Picture, if you will, an America apparently like our own. A country like ours bogged down in war on two fronts and suffering from the greatest economic slump since the Great Depression of the 1930s. An America indistinguishable from ours in every respect except that when you turn on the nightly news you see the face of President John Sidney McCain … read more here.
Let’s start with foreign policy. Within the framework of U.S. geopolitical primacy shared by both parties, Barack Obama has departed significantly from the foreign policy of George W. Bush in both substance and style. With respect to substance, he is fulfilling his campaign promise to draw down U.S. involvement in Iraq cautiously while increasing resources for the fight against bin Laden’s jihadists and their Taliban supporters, who, unlike Saddam Hussein, planned or suborned the 9/11 attacks.
McCain, by contrast, not only supported Bush’s unnecessary and unjustified Iraq war, but has consistently been more hawkish than Bush, as difficult as that may be to imagine. Remember, during the 2000 Republican presidential primary McCain, not Bush, was the initial favorite of the neoconservatives, who proudly called themselves “McCainiacs.” During the second Bush term of 2005-09, Republican realists like Defense Secretary Robert Gates (whom Obama wisely has retained) replaced neocons and neocon-friendly hawks allied with Dick Cheney such as Donald Rumsfeld, Paul Wolfowitz and Douglas Feith. If McCain had been elected, it seems likely that this would have been reversed. Neocons like Elliott Abrams, instead of dwelling in exile at the Council on Foreign Relations, might well be back making foreign policy in the executive branch.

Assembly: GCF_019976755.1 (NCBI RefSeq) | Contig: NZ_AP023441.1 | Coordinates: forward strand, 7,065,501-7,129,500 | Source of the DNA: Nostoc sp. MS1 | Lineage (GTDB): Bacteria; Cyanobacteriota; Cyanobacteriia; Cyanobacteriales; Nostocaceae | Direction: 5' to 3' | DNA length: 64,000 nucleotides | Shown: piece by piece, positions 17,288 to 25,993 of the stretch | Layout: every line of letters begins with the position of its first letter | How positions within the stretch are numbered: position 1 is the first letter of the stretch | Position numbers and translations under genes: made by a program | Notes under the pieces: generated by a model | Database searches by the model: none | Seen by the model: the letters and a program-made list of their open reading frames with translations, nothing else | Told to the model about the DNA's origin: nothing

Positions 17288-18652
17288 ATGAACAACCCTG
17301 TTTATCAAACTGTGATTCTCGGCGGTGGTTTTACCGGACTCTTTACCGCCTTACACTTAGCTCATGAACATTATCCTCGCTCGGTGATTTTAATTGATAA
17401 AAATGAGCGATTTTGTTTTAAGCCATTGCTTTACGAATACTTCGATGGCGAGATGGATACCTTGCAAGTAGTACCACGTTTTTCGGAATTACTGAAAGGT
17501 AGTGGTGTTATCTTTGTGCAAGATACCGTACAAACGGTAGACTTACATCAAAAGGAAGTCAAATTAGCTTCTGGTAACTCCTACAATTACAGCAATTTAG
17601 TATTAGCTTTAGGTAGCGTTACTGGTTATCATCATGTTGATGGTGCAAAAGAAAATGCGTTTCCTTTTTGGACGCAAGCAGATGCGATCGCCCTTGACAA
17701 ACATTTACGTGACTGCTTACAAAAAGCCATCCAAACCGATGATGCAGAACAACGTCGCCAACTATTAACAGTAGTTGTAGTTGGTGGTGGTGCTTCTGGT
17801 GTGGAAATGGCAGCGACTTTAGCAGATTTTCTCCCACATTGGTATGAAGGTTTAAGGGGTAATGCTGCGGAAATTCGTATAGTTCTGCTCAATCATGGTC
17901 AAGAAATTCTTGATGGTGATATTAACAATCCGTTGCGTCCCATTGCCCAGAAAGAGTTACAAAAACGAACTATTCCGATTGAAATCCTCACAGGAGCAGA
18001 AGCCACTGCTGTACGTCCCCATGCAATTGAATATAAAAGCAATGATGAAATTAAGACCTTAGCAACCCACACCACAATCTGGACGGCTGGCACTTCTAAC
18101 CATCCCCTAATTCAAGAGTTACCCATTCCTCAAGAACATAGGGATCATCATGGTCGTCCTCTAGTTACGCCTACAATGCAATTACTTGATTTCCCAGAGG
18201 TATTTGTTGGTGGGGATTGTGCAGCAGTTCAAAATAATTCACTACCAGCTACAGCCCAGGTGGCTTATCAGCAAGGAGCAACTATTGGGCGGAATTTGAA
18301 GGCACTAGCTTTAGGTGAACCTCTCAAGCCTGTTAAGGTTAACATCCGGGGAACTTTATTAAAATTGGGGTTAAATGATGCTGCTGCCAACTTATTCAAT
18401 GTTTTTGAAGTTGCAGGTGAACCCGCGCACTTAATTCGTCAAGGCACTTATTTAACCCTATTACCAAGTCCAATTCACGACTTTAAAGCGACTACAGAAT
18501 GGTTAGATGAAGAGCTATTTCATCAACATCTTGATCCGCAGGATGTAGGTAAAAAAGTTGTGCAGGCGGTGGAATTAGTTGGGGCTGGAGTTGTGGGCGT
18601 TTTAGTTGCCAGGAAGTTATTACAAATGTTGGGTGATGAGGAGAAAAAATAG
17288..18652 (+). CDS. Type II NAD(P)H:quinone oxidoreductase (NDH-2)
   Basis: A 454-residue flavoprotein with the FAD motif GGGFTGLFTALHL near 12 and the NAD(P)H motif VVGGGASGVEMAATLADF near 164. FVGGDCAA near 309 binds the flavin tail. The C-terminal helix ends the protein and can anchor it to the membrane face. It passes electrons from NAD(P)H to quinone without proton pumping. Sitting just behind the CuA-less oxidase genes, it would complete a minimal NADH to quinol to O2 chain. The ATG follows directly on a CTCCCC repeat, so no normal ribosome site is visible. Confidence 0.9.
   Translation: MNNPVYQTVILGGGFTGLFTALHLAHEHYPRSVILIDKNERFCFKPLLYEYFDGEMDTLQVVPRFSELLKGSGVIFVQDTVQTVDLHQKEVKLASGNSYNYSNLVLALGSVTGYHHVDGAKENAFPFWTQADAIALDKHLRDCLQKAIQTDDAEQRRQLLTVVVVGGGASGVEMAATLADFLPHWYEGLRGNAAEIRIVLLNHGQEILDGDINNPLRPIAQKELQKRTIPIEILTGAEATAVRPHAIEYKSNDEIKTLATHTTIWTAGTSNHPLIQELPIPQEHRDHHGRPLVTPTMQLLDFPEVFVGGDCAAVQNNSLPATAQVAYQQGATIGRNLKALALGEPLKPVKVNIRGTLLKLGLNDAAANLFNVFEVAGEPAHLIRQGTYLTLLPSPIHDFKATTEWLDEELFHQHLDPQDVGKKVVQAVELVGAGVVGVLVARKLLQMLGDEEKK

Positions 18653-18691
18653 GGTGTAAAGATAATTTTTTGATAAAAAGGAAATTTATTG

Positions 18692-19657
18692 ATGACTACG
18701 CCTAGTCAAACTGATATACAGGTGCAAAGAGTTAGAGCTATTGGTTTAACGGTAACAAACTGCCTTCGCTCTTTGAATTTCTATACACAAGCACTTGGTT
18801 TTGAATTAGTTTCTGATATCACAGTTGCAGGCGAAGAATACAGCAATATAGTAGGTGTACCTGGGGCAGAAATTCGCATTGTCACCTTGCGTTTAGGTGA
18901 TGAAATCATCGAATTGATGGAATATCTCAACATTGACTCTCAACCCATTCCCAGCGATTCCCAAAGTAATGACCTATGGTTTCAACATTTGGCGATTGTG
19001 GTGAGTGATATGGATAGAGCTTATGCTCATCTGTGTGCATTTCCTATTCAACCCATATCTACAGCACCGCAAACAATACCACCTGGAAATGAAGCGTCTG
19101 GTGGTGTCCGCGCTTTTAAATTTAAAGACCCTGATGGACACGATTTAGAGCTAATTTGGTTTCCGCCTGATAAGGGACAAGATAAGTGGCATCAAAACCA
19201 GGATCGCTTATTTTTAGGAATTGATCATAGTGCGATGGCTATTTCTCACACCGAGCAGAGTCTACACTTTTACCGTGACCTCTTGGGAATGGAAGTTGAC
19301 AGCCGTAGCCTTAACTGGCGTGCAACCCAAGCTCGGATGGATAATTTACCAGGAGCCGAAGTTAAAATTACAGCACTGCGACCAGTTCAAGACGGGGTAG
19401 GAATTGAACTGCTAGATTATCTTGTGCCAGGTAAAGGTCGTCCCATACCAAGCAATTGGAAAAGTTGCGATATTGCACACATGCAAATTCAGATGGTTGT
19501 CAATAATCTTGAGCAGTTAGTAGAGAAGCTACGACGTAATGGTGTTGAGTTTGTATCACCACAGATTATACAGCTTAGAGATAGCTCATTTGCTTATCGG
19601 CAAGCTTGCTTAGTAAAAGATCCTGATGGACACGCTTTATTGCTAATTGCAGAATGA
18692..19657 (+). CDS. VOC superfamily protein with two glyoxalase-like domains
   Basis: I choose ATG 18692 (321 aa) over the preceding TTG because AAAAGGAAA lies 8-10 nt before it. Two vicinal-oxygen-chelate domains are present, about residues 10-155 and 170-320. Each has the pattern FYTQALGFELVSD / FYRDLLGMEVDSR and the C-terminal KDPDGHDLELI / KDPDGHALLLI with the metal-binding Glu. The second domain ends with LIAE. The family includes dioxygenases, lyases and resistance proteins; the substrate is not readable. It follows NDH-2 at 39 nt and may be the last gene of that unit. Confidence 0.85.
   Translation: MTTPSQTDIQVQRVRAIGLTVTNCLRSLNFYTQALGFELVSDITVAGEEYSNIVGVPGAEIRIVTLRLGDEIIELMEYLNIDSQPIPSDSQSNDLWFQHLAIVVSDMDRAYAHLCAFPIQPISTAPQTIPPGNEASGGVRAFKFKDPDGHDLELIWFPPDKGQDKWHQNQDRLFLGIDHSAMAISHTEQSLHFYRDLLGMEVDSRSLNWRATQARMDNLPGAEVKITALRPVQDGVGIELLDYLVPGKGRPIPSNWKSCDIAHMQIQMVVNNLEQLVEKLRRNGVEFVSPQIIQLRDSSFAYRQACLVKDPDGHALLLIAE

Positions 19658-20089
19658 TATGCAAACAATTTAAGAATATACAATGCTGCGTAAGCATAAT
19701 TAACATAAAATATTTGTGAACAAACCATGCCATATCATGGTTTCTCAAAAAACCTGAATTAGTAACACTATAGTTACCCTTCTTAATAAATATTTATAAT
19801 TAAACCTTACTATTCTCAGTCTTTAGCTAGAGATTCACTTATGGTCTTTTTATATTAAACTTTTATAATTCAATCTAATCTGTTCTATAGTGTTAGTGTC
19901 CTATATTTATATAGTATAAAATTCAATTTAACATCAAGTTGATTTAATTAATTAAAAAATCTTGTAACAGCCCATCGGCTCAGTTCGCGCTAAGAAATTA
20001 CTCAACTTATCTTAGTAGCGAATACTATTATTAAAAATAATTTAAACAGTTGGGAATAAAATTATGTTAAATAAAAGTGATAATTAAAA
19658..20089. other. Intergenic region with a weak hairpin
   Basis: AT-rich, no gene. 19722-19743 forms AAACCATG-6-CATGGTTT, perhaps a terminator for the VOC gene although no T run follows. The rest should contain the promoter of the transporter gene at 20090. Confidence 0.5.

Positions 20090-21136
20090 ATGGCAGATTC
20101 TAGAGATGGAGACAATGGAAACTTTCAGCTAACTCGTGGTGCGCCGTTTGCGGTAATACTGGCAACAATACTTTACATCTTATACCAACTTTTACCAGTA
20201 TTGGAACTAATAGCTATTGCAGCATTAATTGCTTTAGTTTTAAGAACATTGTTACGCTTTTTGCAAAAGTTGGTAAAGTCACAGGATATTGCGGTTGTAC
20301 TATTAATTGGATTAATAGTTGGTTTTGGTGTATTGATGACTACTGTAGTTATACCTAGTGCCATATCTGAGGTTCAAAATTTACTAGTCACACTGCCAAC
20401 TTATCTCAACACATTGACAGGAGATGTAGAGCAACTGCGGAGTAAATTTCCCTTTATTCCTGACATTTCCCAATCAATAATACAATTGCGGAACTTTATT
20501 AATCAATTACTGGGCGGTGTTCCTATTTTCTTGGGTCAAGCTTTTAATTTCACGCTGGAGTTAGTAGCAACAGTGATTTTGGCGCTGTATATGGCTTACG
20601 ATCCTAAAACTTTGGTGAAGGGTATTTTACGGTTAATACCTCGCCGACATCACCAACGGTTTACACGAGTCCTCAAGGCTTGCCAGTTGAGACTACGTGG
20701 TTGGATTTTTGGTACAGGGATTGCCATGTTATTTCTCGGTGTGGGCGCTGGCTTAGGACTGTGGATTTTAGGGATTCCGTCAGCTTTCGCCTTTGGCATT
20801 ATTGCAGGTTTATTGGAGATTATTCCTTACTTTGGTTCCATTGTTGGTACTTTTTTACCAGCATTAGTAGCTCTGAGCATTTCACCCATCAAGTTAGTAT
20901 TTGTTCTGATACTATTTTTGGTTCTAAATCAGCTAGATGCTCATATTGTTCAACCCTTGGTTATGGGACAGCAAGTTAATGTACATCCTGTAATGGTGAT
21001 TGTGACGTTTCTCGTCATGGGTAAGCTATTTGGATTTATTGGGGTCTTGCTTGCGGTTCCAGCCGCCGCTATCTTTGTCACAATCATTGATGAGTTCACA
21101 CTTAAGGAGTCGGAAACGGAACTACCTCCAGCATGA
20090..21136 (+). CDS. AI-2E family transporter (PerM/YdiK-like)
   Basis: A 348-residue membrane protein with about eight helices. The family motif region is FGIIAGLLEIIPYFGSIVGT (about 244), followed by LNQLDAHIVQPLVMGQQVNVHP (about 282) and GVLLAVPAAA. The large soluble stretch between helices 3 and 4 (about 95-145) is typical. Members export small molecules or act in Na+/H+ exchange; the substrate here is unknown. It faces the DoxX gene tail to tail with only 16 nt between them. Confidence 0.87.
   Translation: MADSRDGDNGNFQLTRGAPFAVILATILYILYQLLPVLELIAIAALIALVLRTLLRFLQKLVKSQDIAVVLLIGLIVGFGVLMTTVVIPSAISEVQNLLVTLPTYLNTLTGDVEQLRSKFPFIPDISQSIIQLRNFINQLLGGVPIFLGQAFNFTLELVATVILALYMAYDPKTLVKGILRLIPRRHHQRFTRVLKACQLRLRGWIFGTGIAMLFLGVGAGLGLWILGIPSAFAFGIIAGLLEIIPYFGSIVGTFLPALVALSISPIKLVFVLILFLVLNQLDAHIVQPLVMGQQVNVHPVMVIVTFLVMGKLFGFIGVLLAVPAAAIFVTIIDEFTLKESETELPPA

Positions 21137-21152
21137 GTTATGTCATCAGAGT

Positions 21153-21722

On Fox News, Sen. John McCain (R-AZ) called the Iranian election a “sham” and said that he hopes the U.S. “will act.” President Obama said that he would refrain from weighing in. “[We] want to avoid the United States being the issue inside of Iran, which sometimes the United States can be a handy political football,” he said. Today, McCain responded, calling on Obama to turn up his rhetoric. “He should speak out that this is a corrupt, flawed sham of an election and that the Iranian people have been deprived of their rights,” he said. But the next morning on CBS, McCain’s Senate GOP colleague and Foreign Relations Committee ranking member Sen. Richard Lugar (R-IN) sided with Obama… Read the entire article here.
- It’s Summer 2009, and John McCain is president (www.salon.com)
- What If John McCain Were President (thebrainpolice.blogspot.com)
- If John McCain Were President (thefreshexpress.com)